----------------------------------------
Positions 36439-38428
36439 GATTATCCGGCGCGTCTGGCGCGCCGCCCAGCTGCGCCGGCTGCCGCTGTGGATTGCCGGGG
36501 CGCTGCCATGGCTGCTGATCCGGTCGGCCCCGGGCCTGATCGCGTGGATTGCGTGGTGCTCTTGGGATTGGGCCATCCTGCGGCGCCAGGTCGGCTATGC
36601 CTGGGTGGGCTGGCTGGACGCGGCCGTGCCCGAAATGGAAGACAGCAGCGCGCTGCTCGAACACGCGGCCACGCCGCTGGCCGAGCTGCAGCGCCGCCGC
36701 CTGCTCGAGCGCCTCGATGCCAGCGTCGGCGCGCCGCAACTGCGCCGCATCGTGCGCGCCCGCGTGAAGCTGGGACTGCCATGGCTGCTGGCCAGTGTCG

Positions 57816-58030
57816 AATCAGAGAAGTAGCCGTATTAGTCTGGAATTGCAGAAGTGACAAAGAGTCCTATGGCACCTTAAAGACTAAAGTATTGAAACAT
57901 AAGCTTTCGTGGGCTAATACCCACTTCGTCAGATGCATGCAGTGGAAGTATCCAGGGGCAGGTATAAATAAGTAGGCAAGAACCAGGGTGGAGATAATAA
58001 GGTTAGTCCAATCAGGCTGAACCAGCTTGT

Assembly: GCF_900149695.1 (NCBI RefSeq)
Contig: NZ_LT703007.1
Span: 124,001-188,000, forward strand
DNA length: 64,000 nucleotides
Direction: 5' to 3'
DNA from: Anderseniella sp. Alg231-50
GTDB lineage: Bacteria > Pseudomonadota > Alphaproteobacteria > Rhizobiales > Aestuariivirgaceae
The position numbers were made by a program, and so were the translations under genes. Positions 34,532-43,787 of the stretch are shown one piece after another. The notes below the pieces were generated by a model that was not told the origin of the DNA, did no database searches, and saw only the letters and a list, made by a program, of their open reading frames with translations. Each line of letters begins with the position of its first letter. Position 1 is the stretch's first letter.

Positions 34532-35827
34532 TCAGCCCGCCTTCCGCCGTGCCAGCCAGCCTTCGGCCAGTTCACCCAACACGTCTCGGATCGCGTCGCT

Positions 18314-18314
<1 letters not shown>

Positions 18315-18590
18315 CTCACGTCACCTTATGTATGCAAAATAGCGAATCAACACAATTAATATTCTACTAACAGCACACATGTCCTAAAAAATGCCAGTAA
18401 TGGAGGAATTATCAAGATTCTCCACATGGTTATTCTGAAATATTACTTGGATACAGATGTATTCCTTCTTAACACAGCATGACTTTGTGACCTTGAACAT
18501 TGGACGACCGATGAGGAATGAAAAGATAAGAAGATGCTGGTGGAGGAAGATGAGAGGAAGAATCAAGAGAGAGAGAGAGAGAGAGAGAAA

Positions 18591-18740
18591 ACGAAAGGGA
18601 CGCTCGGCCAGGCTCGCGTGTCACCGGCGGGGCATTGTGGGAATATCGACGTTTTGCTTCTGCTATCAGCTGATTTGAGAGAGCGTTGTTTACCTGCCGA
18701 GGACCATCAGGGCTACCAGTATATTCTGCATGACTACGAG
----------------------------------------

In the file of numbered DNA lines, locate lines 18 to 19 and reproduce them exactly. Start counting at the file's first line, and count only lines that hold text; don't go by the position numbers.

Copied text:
Positions 34532-35827
34532 TCAGCCCGCCTTCCGCCGTGCCAGCCAGCCTTCGGCCAGTTCACCCAACACGTCTCGGATCGCGTCGCT